By Published On: December 29, 2018Categories: Therapy

New Years can hold a variety of meaning for people. While the concept of the “New Year’s Resolution” is a popular annual game, it is the overall opportunity that New Years represents which is worthy of our attention. The opportunities people embrace are different for everyone. But what New Years provides is a marker in time to check in with ourselves. These can be opportunities to improve ourselves overall, improve our relationships with ourselves and others, our emotional health, self-care, fulfillment habits, and others. These opportunities are really open to us year round, but New Years is a convenient point in time that reminds us to reflect on our lives as a whole, including our self-improvement goals.

Here are some areas to consider reflecting on in the new year:

  1. Self-fulfillment  — How do you feel about the quality of your place in the world? Do you enjoy your job/career/school? Do you look forward to experiencing what the next day will bring? Do you find yourself interacting with others and engaging in hobbies or activities that you bring you passion and excitement? Or, on the contrary, do you find yourself generally not happy with your day to day routine, wishing for a different career, finding it difficult to get out of bed more often than not, becoming more isolated, not having a strong support system, not engaging in fulfilling activities, etc.?
  2. Relationships — This can be the quality of your friendships or romantic relationships. Do you want to be creating more opportunities for friendships, going out with friends on a more regular basis, get back into dating, make more time for your significant other to connect more regularly? Do you want to work on difficulties with intimacy, patterns that are getting in the way of healthy relationships (infidelity, difficulty with commitment, co-dependency, etc.)?
  3. Self-Relationship — This is more about how you see and relate to yourself. Do you wish to have more confidence in yourself and in your abilities? Do you want to see yourself in a way that opens more opportunities for success, or be more compassionate, loving, and accepting of yourself and the qualities that make up who you are? Self-relationship also includes mental and emotional health. Do you wish to address the anxiety or depression you’ve been trying to manage internally? Or make more time for self-improvement through therapy? Conquer your fear of flying or social anxiety or some other phobia or obstacle to being in control of your own life opportunities? Do you want to work on eliminating destructive or self-defeating habits? And others..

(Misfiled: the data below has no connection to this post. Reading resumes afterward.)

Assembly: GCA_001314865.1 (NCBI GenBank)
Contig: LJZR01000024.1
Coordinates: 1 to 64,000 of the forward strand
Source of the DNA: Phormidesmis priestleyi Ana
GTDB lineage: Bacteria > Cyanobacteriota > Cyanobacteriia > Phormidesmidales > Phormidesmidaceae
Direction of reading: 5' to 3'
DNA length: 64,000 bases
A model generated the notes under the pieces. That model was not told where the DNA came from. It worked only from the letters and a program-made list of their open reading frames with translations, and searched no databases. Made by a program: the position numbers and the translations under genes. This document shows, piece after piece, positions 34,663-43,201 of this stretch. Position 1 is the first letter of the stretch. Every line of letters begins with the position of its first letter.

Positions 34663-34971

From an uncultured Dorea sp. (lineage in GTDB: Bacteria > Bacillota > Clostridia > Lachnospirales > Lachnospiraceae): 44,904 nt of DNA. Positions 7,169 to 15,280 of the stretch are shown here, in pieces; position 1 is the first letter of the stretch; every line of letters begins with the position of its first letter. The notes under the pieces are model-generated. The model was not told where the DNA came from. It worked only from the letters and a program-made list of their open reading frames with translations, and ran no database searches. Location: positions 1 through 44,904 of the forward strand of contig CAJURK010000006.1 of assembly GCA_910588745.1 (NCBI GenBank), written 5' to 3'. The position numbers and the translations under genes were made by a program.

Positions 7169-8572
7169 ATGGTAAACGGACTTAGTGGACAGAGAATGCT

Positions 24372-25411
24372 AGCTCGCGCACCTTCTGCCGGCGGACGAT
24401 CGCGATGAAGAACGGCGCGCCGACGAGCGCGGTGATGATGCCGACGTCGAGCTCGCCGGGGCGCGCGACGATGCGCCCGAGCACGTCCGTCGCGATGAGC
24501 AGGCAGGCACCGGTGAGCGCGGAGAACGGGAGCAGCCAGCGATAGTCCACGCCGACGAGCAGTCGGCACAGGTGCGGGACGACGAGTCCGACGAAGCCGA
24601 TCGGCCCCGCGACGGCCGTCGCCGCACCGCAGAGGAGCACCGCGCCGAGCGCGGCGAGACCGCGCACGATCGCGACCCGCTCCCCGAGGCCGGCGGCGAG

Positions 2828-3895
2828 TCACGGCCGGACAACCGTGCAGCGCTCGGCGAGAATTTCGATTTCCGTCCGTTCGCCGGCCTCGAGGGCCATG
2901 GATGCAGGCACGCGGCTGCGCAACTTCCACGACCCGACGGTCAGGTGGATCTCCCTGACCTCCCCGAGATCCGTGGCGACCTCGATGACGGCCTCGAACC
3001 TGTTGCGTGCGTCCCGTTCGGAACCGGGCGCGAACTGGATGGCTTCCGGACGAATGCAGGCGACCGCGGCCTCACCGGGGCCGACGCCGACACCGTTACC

4. Hobbies and self-care — In some way all of the above is self-care. However, it’s important for emotional health that at least some time each week is spent actually engaging in something you find fulfilling and relevant to your own needs. If you don’t have any of these kinds of activities or hobbies, this may be a good time to reflect on what would add some passion and fulfillment to your weeks. Musical instrument lessons? Sports (individual or team)? Art classes? Self-defense classes? Photography? Or anything else that moves you..
  5. Asking for help  — Do you want to move forward in any of the above areas but find it difficult to motivate yourself, or become stuck knowing what the next step should be in order to move forward? People often think they “should” be able to figure life out themselves and therefore refuse to ask for help. This can lead to struggling in silence through various areas of life and end up stuck in self-defeating patterns — defeating externally in life as well as emotionally. Therapy is specifically here to help people come out the other side of these struggles while helping create the balance and quality of life you wish to have. There is no shame in asking for help. In fact, it’s admirable and courageous (and honestly, generally necessary in life) to ask for help.

In my practice, I see people every day who are looking for help with one of the above areas, or others not listed in this post. In fact, many who I work with begin not necessarily fully knowing which areas they wish to improve, but do know they want to start looking into themselves and start the process of self-reflection and self-understanding to become more empowered in their lives. Life is complicated and has many moving parts. It can take some help just to sift through the pieces sometimes to make sense of where you are now and where you want to go. Perhaps this New Year, if you’ve been delaying moving forward or if you’ve been holding the struggles inside, maybe asking for help can be the opportunity to embrace.

Learn more about therapy and how I can help.

Contact Nathan Feiles to inquire about therapy. 



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